When I was growing up in Indy, my mom’s youngest brother stayed with us on and off for a number of years. A career salesman, the last job I recall him having was wig salesman when I was in the ninth grade. In addition, my uncle fancied himself an inventor, and though he did have some original ideas, he never seemed to be in the right place at the right time, they (who had never met him and didn’t know him from Adam) had stolen his idea.
One day, after it had been clearly established that I could draw rather well, he asked me to sketch up his latest invention, a leather vest for motorcyclists with left and right turn lights, brake and hazard lights on the back. (No comment.) He had drawn a rough sketch of his proposed invention, but neither would he show it to me, nor explain, even briefly, what it was I was supposed to draw.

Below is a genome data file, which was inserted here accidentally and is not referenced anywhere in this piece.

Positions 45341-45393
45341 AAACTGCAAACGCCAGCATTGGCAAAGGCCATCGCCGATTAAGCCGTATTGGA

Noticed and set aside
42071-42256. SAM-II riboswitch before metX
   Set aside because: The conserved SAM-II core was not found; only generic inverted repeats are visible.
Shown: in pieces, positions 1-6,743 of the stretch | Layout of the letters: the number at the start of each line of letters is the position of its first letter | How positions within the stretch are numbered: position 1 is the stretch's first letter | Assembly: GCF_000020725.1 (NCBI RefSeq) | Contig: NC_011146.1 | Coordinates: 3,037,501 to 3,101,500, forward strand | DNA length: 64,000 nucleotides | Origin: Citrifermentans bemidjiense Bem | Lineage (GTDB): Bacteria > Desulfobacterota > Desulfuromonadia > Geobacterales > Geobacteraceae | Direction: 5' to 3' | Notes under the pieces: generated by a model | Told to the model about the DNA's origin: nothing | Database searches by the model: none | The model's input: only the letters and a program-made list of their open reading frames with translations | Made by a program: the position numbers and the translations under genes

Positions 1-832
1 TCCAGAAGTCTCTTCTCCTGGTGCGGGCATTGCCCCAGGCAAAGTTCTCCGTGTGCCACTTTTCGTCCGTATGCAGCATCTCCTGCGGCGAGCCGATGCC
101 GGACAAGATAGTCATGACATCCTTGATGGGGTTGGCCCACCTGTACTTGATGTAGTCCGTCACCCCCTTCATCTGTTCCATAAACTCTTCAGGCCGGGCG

I told him repeatedly that unless he explained it to me in detail, it would be virtually impossible for me to draw what he wanted. No, no, he couldn’t tell me or show me, because of course, someone might steal his idea (as if were going to run out and peddle it to the highest bidder). This nonsense continued for several months, until eventually, in desperation, he broke down and gave me enough details to draw something vaguely resembling what he had in mind.
Not long after I completed a set of drawings, the inevitable occurred. While out on the road on his most recent wig sales circuit, he had seen the very invention he’d so carefully guarded advertised in a magazine! They stole his idea. He was inconsolable. Somehow, this had to have been all my fault, since the advertisement was exactly what I had sketched for him. There could be no other explanation!
I never did get to see the competitor’s product, so I have no idea whether it was even close to my drawing, but I can tell you this. Oscar Wilde was absolutely correct when he asserted that “no good deed goes unpunished.”